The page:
Today, extreme examples (stoning a rebellious child, a blasphemer, or someone who desecrates Shabbat) have been tempered by rabbinic interpretation, and increasing scientific knowledge of the natural world explains illness from viruses and bacteria instead of demons or sin. Many either interpret or ignore problematic biblical passages, and after winnowing, generally only the 'good parts' remain. Liberals generally read biblical prophecies metaphorically, and are usually not too bothered by troublesome verses. Their religious wisdom and insights are filtered through the lens of scientific rationalism and the modern world's values.
But other groups, like us tend to have a more literal understanding of Scripture. And this is can be really frightening, because such readings of Scripture are, by definition, indisputable. This is largely where we find ourselves today – facing the reality of the fulfillment of prophecy! Belief in the absoluteness of the Word is beyond rational discourse. It doesn't matter what scientific evidence for evolution is brought to a believing mind.
What we believe informs how we act. Christian Scientists do not allow for medical intervention, not because they don't love their children, but because they believe that only YHVH can heal. But while others believe in the efficacy of prayer (and some studies demonstrate that patients who were prayed for, recovered more quickly), most of us (Christian Scientists excepted) would be concerned if our surgeon in the operating room put down his instruments and started chanting Psalms instead. There is certainly no harm done in reciting Psalms, and it may even be beneficial for the patient hearing them and the person reciting them. But the surgeon should rely on his medical training as well as his faith in the Almighty.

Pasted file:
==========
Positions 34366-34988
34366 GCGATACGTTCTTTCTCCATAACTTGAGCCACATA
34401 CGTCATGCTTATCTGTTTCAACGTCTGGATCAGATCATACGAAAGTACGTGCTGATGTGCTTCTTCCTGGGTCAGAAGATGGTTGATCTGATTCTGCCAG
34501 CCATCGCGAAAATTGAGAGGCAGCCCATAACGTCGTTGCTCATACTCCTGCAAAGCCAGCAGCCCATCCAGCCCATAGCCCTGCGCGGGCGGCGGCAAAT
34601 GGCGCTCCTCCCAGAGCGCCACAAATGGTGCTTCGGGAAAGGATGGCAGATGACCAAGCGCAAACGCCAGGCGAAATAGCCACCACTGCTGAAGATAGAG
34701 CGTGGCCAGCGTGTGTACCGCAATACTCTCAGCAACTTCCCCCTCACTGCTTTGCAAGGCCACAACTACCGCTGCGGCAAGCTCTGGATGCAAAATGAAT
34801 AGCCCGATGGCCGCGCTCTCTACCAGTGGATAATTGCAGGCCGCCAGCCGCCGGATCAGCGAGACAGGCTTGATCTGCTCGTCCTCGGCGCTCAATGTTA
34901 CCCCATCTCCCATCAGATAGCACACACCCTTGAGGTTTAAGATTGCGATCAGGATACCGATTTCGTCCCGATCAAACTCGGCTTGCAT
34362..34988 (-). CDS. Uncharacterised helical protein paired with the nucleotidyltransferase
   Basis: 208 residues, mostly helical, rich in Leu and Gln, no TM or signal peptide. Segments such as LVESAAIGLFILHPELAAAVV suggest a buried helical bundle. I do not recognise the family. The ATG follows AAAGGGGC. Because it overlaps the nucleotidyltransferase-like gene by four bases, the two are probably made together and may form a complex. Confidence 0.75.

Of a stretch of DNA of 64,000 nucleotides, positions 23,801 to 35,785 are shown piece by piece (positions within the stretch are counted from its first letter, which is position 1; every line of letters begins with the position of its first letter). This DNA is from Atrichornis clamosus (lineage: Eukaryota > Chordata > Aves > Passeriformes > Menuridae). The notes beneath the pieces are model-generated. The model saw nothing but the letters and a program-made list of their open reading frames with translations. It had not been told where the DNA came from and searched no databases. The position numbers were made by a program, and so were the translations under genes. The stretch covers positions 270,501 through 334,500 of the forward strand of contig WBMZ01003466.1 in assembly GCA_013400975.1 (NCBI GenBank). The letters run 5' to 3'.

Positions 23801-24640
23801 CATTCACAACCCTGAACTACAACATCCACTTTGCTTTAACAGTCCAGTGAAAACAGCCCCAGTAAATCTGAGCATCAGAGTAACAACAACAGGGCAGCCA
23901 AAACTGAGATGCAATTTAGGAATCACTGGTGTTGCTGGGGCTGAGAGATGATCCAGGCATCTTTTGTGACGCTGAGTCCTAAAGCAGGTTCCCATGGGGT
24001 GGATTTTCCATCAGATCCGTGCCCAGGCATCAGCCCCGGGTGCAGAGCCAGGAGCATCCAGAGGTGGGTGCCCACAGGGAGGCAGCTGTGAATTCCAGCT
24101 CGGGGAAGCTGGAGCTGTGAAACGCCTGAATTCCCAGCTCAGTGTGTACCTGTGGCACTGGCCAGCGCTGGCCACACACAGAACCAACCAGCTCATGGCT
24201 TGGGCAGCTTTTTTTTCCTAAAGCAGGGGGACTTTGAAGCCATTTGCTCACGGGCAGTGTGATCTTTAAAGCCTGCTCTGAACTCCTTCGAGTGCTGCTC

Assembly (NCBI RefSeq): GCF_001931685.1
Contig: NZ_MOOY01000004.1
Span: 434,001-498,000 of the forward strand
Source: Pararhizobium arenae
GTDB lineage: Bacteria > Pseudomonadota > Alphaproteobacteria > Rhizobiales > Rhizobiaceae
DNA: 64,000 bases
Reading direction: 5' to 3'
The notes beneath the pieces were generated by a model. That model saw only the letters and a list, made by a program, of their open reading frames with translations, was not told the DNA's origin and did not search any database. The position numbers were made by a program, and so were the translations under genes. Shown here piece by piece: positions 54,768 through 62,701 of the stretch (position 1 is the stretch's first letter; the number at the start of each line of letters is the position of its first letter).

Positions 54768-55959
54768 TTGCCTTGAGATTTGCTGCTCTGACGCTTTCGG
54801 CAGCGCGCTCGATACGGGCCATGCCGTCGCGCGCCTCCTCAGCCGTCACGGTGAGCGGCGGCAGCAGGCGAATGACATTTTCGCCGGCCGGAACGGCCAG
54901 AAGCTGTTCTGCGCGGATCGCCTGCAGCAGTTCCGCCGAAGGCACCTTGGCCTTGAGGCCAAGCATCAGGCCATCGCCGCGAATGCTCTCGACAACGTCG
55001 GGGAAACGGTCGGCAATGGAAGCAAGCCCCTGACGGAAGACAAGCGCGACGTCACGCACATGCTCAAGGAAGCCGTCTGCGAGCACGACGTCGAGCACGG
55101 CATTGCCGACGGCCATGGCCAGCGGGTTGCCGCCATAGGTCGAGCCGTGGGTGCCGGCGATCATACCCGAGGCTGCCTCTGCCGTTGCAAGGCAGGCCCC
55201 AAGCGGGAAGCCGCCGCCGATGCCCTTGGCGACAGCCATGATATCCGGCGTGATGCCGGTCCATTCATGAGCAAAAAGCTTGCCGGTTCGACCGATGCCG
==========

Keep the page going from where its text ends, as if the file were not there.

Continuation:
Jeremiah's oracle against Egypt ends, on what seems at first glance, to be a hopeful note. But when we consider it more closely, it contains a profoundly disturbing verse: "I will make an end of all the nations." Fortunately no one that I know of reads this verse to mean that one should strap explosives to one's belt and detonate oneself on a crowded bus. But there are extremists who do. If we are prepared to filter the truths of the Bible through the lens of rational thought will we be able to protect ourselves from these kinds of dangers of religious fundamentalism? I think not.